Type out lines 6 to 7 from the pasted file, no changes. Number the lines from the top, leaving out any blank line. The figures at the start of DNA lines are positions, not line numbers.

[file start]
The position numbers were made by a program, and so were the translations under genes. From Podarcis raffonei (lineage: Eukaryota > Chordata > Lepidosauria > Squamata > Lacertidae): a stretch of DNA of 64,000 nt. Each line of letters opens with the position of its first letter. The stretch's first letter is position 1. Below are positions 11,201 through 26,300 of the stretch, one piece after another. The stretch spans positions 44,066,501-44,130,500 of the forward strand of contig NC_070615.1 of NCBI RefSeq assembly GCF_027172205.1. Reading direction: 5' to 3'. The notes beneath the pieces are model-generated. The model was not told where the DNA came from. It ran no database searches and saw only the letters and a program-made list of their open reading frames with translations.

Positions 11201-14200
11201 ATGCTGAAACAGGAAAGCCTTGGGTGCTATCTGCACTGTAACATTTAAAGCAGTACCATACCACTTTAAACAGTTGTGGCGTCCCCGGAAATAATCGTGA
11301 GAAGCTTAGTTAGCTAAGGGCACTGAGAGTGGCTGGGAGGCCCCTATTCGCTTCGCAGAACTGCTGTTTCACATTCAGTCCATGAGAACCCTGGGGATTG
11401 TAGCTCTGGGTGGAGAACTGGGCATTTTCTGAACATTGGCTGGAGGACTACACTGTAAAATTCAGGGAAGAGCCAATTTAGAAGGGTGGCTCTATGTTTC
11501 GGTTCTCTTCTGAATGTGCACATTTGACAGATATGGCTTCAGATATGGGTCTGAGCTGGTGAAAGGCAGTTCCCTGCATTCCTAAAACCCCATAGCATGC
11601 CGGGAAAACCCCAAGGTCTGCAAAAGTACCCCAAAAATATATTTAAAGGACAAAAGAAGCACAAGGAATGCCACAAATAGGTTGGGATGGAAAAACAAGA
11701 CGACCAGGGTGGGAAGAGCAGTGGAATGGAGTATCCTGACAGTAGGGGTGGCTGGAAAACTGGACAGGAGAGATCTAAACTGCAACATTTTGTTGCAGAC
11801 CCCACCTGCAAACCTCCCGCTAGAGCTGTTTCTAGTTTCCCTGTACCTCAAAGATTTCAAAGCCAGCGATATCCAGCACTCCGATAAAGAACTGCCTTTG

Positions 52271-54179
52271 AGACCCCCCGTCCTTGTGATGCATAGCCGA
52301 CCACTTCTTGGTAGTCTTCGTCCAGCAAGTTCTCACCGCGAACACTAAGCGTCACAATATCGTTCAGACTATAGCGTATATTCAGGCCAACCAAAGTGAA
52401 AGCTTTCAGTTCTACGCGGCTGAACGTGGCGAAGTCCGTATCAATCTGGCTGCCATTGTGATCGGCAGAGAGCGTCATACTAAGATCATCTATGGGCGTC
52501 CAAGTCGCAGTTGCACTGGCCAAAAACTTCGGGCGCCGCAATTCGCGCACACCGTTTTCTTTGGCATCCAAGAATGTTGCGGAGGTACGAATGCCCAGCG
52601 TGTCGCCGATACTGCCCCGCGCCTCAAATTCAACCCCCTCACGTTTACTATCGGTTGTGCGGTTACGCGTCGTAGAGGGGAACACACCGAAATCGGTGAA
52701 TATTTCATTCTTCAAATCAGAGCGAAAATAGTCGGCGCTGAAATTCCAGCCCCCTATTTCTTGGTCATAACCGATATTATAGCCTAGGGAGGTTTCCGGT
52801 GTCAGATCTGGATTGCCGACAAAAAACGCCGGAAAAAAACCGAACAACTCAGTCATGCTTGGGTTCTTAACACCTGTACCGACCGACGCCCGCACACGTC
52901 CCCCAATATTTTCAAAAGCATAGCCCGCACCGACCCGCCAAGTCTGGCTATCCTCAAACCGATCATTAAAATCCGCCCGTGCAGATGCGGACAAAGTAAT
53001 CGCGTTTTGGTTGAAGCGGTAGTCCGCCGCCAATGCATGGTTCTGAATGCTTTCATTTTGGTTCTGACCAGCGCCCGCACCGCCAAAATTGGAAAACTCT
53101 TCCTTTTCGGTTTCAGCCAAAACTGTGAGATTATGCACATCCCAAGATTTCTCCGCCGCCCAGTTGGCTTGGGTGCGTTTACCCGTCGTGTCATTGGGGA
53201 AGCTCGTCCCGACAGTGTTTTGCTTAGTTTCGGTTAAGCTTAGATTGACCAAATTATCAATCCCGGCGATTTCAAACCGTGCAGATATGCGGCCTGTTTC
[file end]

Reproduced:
11501 GGTTCTCTTCTGAATGTGCACATTTGACAGATATGGCTTCAGATATGGGTCTGAGCTGGTGAAAGGCAGTTCCCTGCATTCCTAAAACCCCATAGCATGC
11601 CGGGAAAACCCCAAGGTCTGCAAAAGTACCCCAAAAATATATTTAAAGGACAAAAGAAGCACAAGGAATGCCACAAATAGGTTGGGATGGAAAAACAAGA